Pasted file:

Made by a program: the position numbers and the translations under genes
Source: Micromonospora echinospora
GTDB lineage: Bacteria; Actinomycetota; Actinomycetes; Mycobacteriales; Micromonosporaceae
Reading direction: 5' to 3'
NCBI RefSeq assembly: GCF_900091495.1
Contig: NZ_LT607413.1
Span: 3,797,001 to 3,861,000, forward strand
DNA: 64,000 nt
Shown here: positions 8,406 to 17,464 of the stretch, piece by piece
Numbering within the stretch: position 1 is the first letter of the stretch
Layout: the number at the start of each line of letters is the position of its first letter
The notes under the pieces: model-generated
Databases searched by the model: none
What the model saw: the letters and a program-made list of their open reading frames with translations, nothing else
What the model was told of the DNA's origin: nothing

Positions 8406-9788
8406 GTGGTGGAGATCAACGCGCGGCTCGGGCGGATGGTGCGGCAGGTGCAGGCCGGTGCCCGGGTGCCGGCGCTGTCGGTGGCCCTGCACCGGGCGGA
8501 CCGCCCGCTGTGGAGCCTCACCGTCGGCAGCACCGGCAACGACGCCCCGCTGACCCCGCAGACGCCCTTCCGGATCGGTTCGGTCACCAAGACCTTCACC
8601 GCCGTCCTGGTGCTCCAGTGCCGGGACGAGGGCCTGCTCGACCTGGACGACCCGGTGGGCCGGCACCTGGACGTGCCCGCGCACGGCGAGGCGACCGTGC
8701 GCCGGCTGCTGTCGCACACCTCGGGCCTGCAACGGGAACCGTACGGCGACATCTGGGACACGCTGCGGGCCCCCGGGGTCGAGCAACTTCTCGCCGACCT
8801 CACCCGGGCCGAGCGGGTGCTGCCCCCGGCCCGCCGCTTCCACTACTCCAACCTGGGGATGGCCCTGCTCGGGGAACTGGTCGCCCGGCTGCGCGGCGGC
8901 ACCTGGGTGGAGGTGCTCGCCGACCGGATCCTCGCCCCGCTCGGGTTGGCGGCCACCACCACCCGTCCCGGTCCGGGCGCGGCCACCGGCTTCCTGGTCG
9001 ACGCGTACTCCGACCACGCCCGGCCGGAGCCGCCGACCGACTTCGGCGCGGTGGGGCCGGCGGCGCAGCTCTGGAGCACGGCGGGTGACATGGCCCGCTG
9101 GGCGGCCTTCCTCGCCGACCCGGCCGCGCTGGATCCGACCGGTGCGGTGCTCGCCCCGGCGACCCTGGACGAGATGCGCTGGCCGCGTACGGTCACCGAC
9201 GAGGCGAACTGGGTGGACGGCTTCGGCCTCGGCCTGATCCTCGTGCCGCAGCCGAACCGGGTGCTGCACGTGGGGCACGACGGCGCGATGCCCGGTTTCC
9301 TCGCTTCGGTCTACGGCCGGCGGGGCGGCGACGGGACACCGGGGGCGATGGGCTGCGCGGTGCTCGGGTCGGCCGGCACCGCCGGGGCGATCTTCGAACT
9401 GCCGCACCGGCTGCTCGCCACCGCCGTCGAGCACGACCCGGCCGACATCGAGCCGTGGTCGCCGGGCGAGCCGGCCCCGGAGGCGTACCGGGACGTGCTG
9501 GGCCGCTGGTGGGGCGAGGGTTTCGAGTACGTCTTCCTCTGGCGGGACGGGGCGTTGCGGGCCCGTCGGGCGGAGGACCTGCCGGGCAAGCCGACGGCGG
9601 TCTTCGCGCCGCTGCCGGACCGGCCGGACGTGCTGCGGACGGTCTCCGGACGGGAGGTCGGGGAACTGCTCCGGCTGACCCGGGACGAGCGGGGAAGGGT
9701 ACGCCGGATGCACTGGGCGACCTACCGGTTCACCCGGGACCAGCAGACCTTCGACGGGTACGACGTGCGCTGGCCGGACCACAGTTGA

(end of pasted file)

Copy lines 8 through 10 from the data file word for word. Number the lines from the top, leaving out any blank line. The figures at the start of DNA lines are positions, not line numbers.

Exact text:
DNA: 64,000 nt
Shown here: positions 8,406 to 17,464 of the stretch, piece by piece
Numbering within the stretch: position 1 is the first letter of the stretch